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Cooking Off the Cuff: Not Enough Rice Pudding For Two? Make a Tart to Serve Six

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Jackie and I have been eating quite a lot of rice pudding this summer, partly because it is one of the best things to eat with rhubarb or strawberry-rhubarb compote and partly because it is so easy to make. It just about cooks itself if you follow Mark Bittman's instructions, which I urge you to do. I use exactly his technique, but I always choose a risotto-type rice for a creamy pudding with plump, soft grains of rice (the vialone nano variety, or carnaroli if I've run out of that). Also, I use a little more rice than he does: a level 1/2 cup for his quantities; and for the liquid I've taken to using a 50/50 mixture of whole milk and coconut milk (the Aroy-D brand from Thailand, packed in boxes rather than cans, is particularly good), with a little vanilla extract and (unusually for me) no salt.

One afternoon last week, we had an unsettling moment: Looking ahead to the evening, there was not quite enough leftover rice pudding for both of us as a standalone dessert (one cup, or about 235 ml by volume), and no fruit compote to eke it out. Then a memory of Italy came to the rescue: I got to thinking of those wonderful rice tartlets we've eaten in bars and pastry shops all over the country: risini, risottini and tortini di riso are just some of the names they go by. A larger, flatter version of this would serve six, which meant the two of us could have it that evening, then for breakfast the next day, and for an afternoon snack too. We could even give a (small) slice to a friend.

Considering the filling, I felt that the creamy, gently flavored rice pudding could use a hint of acidity and a few points of contrasting texture, and I thought of the jam often found under the almond-egg filling of a frangipane tart (British readers may think of a Bakewell tart/pudding). For this, I had the remains of a jar of very loose cherry preserves, so loose that they were more like candied cherries in syrup, though I could have used normal jam to pretty good effect.

To begin, a quick whir of the food processor produced a small disc of pastry (mine was made with approximately 4 oz / 115 g flour, 2.5 oz / 70 g butter and a little salt, with moisture provided by a drizzle of the simple syrup I try to keep in the fridge). After it had rested in the refrigerator for 20 minutes, I rolled this out and lined a tart pan measuring 8 inches (20 cm) across and 1 inch (2.5 cm) deep; mine was a fluted, removable-bottom model. I lined the pastry with aluminum foil and put the pan into the freezer while the oven came up to just shy of 400º F (200º C). Clearly, any buttery pie or tart pastry will do, though not puff pastry or anything that will rise substantially when baking.

In the meantime, I added a whole egg and an egg yolk to the one cup of rice pudding. If your pudding seems insufficiently creamy in consistency, you might add a splash of milk too. To keep that Italian theme going, I also stirred in the grated zest of a medium lemon. I left the rice filling on the counter to warm to room temperature.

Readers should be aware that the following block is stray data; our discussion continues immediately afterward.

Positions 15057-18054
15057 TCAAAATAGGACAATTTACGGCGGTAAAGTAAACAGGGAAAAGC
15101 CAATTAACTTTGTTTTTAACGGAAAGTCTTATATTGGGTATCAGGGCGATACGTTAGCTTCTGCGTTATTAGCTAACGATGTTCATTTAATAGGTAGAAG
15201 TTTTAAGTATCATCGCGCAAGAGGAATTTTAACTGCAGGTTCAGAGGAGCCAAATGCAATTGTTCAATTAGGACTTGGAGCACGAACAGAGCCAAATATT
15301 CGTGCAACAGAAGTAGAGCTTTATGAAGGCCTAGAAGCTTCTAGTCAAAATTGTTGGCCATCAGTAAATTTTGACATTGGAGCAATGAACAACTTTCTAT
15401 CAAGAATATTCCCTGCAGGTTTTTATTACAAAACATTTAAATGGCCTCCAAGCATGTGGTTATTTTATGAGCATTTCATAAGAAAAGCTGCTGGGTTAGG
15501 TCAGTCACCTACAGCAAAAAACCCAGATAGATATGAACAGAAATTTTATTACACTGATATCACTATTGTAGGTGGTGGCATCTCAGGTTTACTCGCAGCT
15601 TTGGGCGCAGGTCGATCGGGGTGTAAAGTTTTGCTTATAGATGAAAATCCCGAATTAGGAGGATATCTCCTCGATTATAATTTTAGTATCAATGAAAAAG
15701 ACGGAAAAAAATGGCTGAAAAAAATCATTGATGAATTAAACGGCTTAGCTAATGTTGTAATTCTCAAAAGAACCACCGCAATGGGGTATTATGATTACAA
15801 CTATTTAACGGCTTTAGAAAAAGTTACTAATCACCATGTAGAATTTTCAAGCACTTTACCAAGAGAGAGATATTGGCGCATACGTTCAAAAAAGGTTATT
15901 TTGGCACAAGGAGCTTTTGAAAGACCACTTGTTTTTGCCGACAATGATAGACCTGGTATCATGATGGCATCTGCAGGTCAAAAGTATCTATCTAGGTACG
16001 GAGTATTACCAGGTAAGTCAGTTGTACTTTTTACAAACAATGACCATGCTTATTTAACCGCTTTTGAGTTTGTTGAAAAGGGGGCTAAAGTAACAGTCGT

Next, I baked the foil-lined tart shell, adding dried beans to keep the pastry from bubbling away from the pan or sagging around the rim. After 20 minutes, I lowered the oven temperature to around 375º F (190º C), removed the foil and beans and returned the shell to the oven to bake until browned and cooked through. No: even though fully baked, it will not burn when you later return it to the oven to cook the filling - the rice mixture serves as an insulator.

At this point, I spooned syrup from my cherries onto the base of the tart shell and dotted it with cherries from the jar, then returned it to the oven to dry the fruit and syrup a little: just five minutes. If I hadn't had these super-loose preserves, I'd have warmed a third of a cup (80 ml by volume) of good cherry or raspberry jam to partly liquefy it and used this - in that case I probably would have proceeded directly to the next and final step: lowering the temperature to 350º F (175º C), adding the rice pudding / egg mixture to the tart shell and baking it for another 25 minutes or so until it had set but remained soft. Palpate it with your finger to check that it's custardy and not quite firm to the touch.

Serve tepid or at room temperature; unless your house is very hot, you won't want to refrigerate the remains - and if you have a couple of guests or family members to help, there won't be any.

Note on temperatures: Yes, you can do this whole thing at 375º F (190º C). In dishes like this, I fiddle with the thermostat more out of superstition and habit than out of any firm conviction that a few degrees one way or the other matter all that much. You'll need to adjust timing, though not by a lot.

This worked just as hoped: the rice mixture remained pudding-y, soft and creamy, but the eggs held it together well enough that the tart could be eaten with fork or fingers; because it was thoroughly pre-baked, the pastry remained crisp for the entire 2-1/2-day life of the tart; the lemon zest and cherries did their job of adding another dimension to the dessert's flavor.

The fact is that we'd have eaten that lone cup of rice pudding anyway, but the dessert outlook was much brighter with this tart sitting there on the counter top.

Leftover Rice Pudding For Two Makes a Six-Serving Tart